This morning we are going to take our process and apply it to another common area of doubt.  In many ways this one is even bigger and more challenging than the last.  Doubts about the Scriptures can leave us struggling to buy and apply what we read.  But at least we’re in them.  If we are at least in the Scriptures, there’s the opportunity for God’s Spirit to do His good work on our hearts.  Doubts about the character and goodness of God in light of all the evil in the world, however, can leave us unwilling to go engage with them in the first place.  And the fact remains that lots of folks struggle with this particular area of doubt.  I want to be really honest about that with you this morning.  If you find yourself there, I want for you to be really honest with yourself about it as well.  I want you to know that while it’s not a good thing—having doubts never is—you’re not alone in it.  People have been wrestling with how we can proclaim to worship a good and loving God in light of all the bad things that happen in the world for a long, long time.  It’s a common place to be.  In fact, it’s a tension that every single religion in the world has to figure out how to manage.  And they all do so in different ways, but for Christianity the story contained in the Scriptures tells us something very different from any other approach.  It is an answer that is hard enough to accept that people have been misunderstanding, intentionally twisting, and otherwise arguing against for as long as the faith has been around.

Let’s look at three of the most common misunderstandings for a minute.  Perhaps the classic and most well-known argument against the Christian understanding of the problem of evil and in favor of essentially living with the doubts we’re talking about this morning was first formulated by Plato a few hundred years before Jesus and is known as the Euthyphro Dilemma.  It goes something like this: Either God is strong enough to stop all the evil in the world and He just doesn’t want to which means He’s not really all-good; or God wants to stop all the evil in the world but He can’t which means He’s not really all-powerful.  This is often presented as a devastating argument against God’s existence as Christians claim Him to be.  But this so-called “Dilemma” presents us with a false choice.  It insists that we have to choose from only one of two options.  Yet what if there is a third choice?  What if God is both all-good and all-powerful, but He has a morally sufficient reason to allow the evil things that He does?  What if His purpose is to allow us to make meaningful and consequential choices including the choice to sin in order that we might also freely choose Him?  What if He also intends to accomplish good things through the evil in order to demonstrate His total sovereignty over His world even when it is in rebellion against Him?  Now, you may reject this as an option, but we have to confess that it is at least as valid an option as the other two.  In fact, given what we read in the Scriptures—most notably in the crucifixion of Jesus—this third option actually seems to be the best of the three.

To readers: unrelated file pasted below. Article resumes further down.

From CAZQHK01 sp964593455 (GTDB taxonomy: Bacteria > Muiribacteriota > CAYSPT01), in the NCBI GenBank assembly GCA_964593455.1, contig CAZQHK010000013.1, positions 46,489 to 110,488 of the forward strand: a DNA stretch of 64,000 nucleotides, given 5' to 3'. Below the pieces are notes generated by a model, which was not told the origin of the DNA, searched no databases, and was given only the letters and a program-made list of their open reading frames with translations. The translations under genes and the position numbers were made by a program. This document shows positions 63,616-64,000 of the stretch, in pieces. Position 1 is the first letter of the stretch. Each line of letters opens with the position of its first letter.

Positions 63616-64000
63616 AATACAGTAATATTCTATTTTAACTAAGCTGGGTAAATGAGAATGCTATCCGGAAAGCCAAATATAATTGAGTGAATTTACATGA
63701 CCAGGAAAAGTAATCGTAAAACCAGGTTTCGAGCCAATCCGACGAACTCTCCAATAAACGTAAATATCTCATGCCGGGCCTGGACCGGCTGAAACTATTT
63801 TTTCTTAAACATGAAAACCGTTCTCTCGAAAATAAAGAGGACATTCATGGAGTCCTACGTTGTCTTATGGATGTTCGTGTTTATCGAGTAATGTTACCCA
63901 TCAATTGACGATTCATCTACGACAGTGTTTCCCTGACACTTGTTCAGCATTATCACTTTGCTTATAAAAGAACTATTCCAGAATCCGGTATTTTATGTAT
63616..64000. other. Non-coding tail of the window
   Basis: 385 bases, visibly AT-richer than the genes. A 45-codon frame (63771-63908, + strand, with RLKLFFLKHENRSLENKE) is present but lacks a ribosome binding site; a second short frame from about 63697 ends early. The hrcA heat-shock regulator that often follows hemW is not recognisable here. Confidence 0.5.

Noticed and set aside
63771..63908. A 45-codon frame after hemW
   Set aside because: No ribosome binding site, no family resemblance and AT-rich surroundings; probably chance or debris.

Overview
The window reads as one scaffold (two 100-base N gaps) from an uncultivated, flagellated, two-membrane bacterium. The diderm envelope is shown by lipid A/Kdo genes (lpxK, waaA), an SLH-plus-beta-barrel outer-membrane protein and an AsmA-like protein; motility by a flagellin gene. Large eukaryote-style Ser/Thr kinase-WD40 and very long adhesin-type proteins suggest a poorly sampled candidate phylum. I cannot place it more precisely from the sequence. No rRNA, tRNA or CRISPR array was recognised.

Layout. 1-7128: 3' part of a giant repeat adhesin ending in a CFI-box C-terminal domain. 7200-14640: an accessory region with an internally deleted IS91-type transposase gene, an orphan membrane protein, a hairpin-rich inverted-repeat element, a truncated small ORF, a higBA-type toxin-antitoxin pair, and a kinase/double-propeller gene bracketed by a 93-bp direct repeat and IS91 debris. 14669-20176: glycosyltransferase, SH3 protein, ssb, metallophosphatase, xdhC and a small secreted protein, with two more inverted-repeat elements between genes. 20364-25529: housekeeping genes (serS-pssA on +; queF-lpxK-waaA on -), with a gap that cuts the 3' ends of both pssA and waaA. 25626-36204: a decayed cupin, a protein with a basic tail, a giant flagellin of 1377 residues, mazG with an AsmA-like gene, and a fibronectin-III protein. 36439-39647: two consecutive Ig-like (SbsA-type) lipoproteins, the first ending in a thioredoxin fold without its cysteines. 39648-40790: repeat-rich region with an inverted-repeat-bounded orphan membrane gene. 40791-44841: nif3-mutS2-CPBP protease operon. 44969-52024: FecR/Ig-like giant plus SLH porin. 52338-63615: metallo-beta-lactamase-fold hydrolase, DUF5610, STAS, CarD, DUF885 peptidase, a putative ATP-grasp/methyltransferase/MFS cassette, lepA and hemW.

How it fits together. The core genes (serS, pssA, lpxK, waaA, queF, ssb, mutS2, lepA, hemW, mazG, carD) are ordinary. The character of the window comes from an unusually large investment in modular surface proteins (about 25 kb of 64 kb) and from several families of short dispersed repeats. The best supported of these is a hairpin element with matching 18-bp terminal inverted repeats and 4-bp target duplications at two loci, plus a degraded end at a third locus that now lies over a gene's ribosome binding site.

A second source of doubt about the character of God is somewhat of a response to this idea that God has a morally sufficient reason to allow the evil things He does.  It exists in the form of a popular question: Why do bad things happen to good people?  Well, why do they?  Shouldn’t good people experience good outcomes?  Bad things should happen only to people who deserve them.  That sounds really good, doesn’t it?  The problems with this line of thinking, though, are numerous.  First, how do we define good?  If bad things aren’t supposed to happen to good people, who qualifies as good?  What’s the standard?  How do we measure it?  How many not good things can you do and still make the cut?  Generally, what we mean by “good” in this case, is someone who is sociable and obeys the basic rules of common decency that we assume in our daily interactions.  And they probably haven’t committed any truly serious crimes recently…unless they did, but it wasn’t their fault.  In other words, “good” includes all the people who are like us.  But what if these “good” folks are harboring horrible thoughts and desires inside where no one can see them?  Are they still good in this case?  Furthermore, what exactly do we mean by their not having bad things happen to them?  I mean, would getting a splinter be on the “bad things” list?  How about not being able to find a close parking spot at Target or Walmart?  What about getting a speeding ticket?  Most of us would consider that bad…but we don’t always consider speeding bad (below, you know, 10…okay 15…miles per hour over the posted limit), so there’s a bit of ambiguity here.  Do we only mean catastrophically bad things?  Well, how do you define even that?  Trying to define “good” on our own gets pretty complicated pretty quickly.